Lists Home |
Date Index |
From: Paul Prescod [mailto:email@example.com]
>That's all the Web does. Ship descriptions (formally known as
>representations) of resources around. It does not move resources. I
>can't download Google's database by trying every URI. All I can get are
>representations of views of it.
If everyone agrees on that, then what does the REST vs WebServicesAsUDDI/WSFL/SOAP
debate come down to:
1. Names. GUIDs vs URIs.
2. Where to put the names (in the URI, in the SOAP message)
3. HTTP has all the methods we need if we just used them
correctly and could accomodate complex (say rich) actions
if we ganged them correctly (I don't know how this
can be proven.) vs we need specific API calls that enable
us to discover a business exists, is of a given type, can offer
typed services based on public or privately negotiated document
A URI is a name and a locator. A URI can have arguments
appended to the end of it, so it is a hyperlink and a function call
(which after a lot of years I've come to believe are the same thing
but we can argue about that). A URI is supported ubiquitously, so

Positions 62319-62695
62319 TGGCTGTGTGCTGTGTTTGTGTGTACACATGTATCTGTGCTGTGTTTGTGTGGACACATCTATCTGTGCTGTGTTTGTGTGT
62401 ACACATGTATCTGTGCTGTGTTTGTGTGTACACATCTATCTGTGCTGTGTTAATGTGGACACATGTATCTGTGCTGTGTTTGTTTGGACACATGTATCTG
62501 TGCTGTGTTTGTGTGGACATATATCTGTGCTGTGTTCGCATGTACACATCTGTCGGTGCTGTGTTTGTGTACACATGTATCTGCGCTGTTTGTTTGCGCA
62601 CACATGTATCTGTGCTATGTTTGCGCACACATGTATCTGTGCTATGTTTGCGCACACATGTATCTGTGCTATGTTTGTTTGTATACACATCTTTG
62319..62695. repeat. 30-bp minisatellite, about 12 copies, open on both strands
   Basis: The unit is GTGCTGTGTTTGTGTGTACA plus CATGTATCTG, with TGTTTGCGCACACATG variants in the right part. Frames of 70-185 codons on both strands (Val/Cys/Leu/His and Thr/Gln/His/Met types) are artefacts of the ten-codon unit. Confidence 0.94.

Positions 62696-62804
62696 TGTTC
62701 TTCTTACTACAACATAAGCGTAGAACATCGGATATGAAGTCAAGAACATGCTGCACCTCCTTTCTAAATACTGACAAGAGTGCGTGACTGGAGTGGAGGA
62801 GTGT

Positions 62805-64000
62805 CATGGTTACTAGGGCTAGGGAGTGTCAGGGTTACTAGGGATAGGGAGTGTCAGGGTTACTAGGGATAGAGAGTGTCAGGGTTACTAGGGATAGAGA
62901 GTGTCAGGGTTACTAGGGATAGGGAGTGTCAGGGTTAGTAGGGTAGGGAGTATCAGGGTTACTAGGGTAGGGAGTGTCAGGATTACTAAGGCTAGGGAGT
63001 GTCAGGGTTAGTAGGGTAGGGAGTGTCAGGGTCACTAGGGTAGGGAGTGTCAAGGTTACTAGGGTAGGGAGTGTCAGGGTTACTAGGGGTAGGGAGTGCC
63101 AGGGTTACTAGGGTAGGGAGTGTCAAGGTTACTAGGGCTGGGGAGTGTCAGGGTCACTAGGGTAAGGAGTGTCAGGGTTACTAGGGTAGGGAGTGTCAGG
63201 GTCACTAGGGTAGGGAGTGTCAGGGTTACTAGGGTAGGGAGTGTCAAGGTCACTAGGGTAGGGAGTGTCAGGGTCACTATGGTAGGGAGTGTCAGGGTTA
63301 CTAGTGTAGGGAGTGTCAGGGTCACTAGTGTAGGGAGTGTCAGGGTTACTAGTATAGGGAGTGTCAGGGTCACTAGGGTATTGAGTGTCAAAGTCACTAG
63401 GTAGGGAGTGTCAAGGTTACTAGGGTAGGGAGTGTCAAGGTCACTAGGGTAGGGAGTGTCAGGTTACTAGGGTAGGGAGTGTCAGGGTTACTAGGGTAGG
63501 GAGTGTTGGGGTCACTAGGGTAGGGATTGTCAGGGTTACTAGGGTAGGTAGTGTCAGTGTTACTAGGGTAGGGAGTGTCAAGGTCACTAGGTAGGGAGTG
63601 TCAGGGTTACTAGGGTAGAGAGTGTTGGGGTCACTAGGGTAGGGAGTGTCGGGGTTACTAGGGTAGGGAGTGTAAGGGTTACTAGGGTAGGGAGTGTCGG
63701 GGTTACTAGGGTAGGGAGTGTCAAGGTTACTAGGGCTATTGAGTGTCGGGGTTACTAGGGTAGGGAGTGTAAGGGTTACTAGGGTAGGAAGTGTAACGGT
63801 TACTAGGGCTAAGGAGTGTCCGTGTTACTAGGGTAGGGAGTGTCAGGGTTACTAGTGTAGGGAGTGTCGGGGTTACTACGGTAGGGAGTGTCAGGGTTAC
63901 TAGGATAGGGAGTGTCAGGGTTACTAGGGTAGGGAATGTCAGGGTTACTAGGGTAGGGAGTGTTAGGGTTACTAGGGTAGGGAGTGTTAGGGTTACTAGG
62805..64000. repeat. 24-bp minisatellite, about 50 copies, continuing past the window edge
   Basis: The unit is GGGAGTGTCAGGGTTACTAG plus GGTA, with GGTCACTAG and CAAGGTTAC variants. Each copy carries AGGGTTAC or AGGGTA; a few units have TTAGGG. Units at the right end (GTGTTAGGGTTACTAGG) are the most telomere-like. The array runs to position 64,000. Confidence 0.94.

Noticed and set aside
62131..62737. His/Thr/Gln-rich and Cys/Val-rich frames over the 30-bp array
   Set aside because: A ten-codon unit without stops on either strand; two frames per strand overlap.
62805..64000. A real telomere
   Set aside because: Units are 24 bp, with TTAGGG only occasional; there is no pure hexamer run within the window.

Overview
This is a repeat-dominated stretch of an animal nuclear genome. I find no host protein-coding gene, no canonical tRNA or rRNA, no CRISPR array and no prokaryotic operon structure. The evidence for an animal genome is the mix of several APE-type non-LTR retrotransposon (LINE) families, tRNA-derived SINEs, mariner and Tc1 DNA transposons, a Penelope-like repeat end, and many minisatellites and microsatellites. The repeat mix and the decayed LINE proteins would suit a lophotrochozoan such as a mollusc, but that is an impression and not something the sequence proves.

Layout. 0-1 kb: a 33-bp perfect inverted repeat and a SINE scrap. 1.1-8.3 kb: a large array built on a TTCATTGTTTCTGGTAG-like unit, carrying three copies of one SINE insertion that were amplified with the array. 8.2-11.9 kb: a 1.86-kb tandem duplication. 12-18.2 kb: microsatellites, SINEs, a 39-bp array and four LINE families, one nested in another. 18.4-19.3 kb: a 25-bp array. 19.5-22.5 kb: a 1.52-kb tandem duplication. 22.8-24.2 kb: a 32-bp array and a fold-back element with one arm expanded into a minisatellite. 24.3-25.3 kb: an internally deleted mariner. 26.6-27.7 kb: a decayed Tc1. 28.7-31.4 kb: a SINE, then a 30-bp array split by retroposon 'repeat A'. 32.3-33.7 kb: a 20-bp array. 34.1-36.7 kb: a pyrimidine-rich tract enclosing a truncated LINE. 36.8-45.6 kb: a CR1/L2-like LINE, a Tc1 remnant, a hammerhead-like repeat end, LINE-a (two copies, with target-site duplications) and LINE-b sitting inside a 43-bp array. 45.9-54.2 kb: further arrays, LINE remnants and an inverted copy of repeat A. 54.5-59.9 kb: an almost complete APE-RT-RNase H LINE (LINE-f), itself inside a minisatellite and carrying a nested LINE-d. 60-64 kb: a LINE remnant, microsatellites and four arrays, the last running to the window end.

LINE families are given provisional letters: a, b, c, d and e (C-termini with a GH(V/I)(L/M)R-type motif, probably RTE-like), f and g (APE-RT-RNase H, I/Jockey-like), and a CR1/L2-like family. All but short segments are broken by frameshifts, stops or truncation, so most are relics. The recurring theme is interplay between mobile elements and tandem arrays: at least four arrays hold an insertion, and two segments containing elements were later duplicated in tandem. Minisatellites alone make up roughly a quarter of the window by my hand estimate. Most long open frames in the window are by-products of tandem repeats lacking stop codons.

web services comes down not to a lot of new technology but to applying
what we already have.
What am I missing here other than needing to build up a sharable set
of arguments per process type which may be per business type which
may be per business which may be per department which may be per
When we did process decomps in the olden days we found that as
soon as we dropped below the department level, standardization
became not only difficult, it became counterproductive. Almost
heisenbergian uncertainty takes over about what actually is
going on in these processes, that is, a state might be representable,
but isn't resolvable. Even if REST is technically adequate, it
trips over real time and the unreliable repeatability of certain outcomes.
For such things, no web service or semantic web will be adequate so
just don't use the web for those things.
"They got a name for the winners in the world.
I want a name when I lose.
They call Alabama the Crimson Tide.
Call me, Deacon Blues."